Despite years of steady, high quality literary output ranging from short stories to novels (this is her 15th) to nonfiction, including the recent bestselling guide Reading Like a Writer, the aptronymically named Francine Prose still lies lower on the reading public’s radar than she deserves to be.
The bucolic cover of Goldengrove, which shows a red canoe sitting on the dock of a placid lake in midsummer, suggests a sleepy cottage read. What we get, rather, is a consistently gripping coming-of-age story — set in summer, yes, but that’s where any reference to niceness ends — centred around the accidental drowning death of a teenaged girl.
The narrator is Nico, a pragmatic, pudgy, thirteen-year-old girl ill-fittingly named after the dour Velvet Underground chanteuse. She lives in a middle-class lake community in New York State with her ex-hippie parents and 17-year-old sister, Margaret: a beautiful, willowy singing sensation who blows away her classmates with a sultry rendition of My Funny Valentine at the school talent show, despite her mother’s objections to its gender politics. It’s a performance that tells Nico everything she needs to know about what is going on in her sister’s life:
She always sang it differently, but it was always pure sex. When she sang, “Stay little valentine, stay,” it sounded like honey, like grown-up female code-speak for “Please, have sex with me, please.” I’d wondered how she could have sung it like that in front of the whole school, and how the teachers and parents could have given her a standing ovation. Near the end, someone’s disgusting father actually sobbed out loud. Didn’t it cross their minds that she could never have sung it that way unless she was having sex with her boyfriend, Aaron?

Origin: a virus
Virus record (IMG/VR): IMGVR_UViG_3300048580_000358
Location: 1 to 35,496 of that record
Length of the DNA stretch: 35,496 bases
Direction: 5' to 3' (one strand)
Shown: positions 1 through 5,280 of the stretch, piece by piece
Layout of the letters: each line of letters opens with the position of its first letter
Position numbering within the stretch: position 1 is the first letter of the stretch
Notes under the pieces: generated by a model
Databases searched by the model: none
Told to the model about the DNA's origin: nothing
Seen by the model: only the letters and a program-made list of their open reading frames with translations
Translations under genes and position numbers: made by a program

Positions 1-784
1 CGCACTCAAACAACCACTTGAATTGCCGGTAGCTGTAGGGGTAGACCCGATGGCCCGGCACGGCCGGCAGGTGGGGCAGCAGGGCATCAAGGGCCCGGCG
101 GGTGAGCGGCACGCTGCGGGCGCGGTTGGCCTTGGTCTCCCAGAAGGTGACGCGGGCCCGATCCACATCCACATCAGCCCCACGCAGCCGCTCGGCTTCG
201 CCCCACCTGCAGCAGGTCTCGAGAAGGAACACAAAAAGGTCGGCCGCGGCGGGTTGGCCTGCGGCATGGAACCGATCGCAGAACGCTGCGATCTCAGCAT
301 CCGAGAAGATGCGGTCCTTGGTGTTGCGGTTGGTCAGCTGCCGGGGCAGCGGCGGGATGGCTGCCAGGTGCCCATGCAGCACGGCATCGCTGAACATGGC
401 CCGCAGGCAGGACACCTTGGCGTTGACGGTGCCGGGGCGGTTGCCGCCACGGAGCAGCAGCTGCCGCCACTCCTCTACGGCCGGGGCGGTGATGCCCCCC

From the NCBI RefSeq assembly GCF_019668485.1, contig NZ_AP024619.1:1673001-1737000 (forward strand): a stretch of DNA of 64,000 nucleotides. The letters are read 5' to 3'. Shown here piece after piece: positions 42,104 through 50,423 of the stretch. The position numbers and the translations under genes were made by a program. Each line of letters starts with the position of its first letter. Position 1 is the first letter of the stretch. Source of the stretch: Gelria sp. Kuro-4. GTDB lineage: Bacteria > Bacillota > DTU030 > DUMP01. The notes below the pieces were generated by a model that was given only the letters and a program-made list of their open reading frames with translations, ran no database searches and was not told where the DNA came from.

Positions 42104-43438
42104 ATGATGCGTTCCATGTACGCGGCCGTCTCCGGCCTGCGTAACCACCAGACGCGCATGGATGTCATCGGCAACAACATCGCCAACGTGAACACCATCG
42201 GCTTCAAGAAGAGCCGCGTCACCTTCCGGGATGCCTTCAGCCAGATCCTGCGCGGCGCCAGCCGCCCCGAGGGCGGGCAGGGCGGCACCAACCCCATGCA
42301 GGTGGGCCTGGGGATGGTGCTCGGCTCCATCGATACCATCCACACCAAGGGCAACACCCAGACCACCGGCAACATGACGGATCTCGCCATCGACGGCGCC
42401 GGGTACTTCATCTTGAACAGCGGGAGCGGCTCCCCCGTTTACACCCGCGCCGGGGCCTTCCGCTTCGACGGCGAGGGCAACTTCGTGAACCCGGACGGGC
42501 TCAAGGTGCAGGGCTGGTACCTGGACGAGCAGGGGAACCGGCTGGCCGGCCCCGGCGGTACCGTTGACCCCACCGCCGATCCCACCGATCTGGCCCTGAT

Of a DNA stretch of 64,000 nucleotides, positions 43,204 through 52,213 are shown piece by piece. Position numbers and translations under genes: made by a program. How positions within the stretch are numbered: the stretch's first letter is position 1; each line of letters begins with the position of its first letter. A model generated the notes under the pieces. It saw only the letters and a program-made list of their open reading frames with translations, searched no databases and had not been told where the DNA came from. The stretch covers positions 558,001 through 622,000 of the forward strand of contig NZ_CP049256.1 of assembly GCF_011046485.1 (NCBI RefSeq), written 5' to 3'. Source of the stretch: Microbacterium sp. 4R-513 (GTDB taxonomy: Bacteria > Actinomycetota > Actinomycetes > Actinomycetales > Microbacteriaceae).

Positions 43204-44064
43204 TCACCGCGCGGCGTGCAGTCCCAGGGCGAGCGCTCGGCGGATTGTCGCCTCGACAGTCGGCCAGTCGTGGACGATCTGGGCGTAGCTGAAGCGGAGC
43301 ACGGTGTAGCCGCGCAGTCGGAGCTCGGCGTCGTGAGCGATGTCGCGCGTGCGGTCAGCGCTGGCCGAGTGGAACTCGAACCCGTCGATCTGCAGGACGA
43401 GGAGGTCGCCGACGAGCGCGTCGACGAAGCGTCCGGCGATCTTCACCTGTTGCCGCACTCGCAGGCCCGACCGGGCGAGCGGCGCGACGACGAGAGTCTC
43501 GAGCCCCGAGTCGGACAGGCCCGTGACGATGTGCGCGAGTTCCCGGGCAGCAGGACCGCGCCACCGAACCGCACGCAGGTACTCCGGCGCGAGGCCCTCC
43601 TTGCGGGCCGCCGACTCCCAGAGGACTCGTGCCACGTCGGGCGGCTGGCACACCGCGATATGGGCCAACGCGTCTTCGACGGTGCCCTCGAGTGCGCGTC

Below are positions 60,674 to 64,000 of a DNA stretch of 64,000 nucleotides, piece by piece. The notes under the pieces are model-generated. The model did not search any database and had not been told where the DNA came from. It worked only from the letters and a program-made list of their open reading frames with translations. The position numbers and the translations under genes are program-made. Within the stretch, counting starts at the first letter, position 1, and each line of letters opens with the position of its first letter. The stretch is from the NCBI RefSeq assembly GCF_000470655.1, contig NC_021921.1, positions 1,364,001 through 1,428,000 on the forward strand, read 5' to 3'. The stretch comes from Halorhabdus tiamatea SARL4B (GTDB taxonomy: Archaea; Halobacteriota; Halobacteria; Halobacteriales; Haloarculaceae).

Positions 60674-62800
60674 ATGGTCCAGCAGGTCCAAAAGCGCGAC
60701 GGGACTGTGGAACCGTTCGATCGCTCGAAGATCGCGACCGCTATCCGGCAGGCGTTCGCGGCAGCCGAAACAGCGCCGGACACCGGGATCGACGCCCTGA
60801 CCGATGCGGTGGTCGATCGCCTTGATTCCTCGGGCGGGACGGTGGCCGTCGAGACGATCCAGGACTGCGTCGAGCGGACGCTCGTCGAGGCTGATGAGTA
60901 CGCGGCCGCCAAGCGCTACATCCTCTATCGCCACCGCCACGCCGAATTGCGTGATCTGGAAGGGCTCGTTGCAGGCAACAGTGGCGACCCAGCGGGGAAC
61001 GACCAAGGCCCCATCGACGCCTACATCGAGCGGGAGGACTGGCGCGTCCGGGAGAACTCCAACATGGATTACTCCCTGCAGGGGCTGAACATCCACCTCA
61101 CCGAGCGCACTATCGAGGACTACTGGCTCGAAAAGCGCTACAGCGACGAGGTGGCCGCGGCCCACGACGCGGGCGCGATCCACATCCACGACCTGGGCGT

Margaret yearns for the desaturated romanticism of the ‘30s and ‘40s, an obsession she indulges through classic films, vintage clothes and a repertoire of jazz standards. She smokes with the sultry nonchalance of the starlets she admires, despite being warned not to by the doctor who diagnoses her with a mild heart condition. Margaret and Nico are close, and the latter is Margaret’s prime alibi in her love affair with Aaron, a talented painter nevertheless dismissed by Margaret’s parents — liberal-types who worry about the right issues — as having “a screw loose.” As both Aaron and Margaret will be off to expand their respective talents at college in the fall, the romance is slated to end when the summer does. Part of what Nico perceives to be the payback for her complicity in her sister’s escapades is the license to daydream about what her she and her boyfriend might be up to behind closed doors.
And then Margaret, the star sister with all the looks and self-assurance, drowns in the pretty lake, leaving the remaining three family members a collective, grieving wreck. The fact of her being the golden child is unspoken, but heavy as an anvil.
At loose ends, Nico agrees to mind the till at Goldengrove, her father’s bookshop, for the summer. She yearns for an encounter with Aaron, ostensibly for the portal he can offer into her sister’s life: a wish that is granted when he does just that and then takes the extra step of suggesting the two of them get together to process their grief.
Nico now has to find her own alibi to orchestrate a series of meetings with Aaron, which escalate in their strangeness and intensity. Nico’s own grief has led to a weight loss that reveals her resemblance to her sister, and she soon finds herself eagerly fulfilling Aaron’s requests to don Margaret’s clothing and share in the same activities the couple once did in the past. The increasingly sinister overtones to Aaron’s behaviour only partially reach Nico, who, while not entirely innocent, ultimately believes herself to be protected by her age, her grief, and her erstwhile lowly status as Margaret’s kid sister.
Prose has apparently forgotten nothing of the belaboured metamorphoses of adolescence, and is one of few writers who can evoke the cusp-like torture of it all so exquisitely.
She builds a simmering nausea around the Nico/Aaron relationship, the resolution of which hinges on Nico’s ability to realize that something has imperceptibly shifted: that things that once meant one thing may now mean something entirely different through no fault of her own. This is another masterful work from Prose, who accomplishes many things with seeming effortlessness, not the least of which is the exploitation of the fraught tensions and ambiguities out of which our sense of self is meant to somehow emerge as a rite of passage.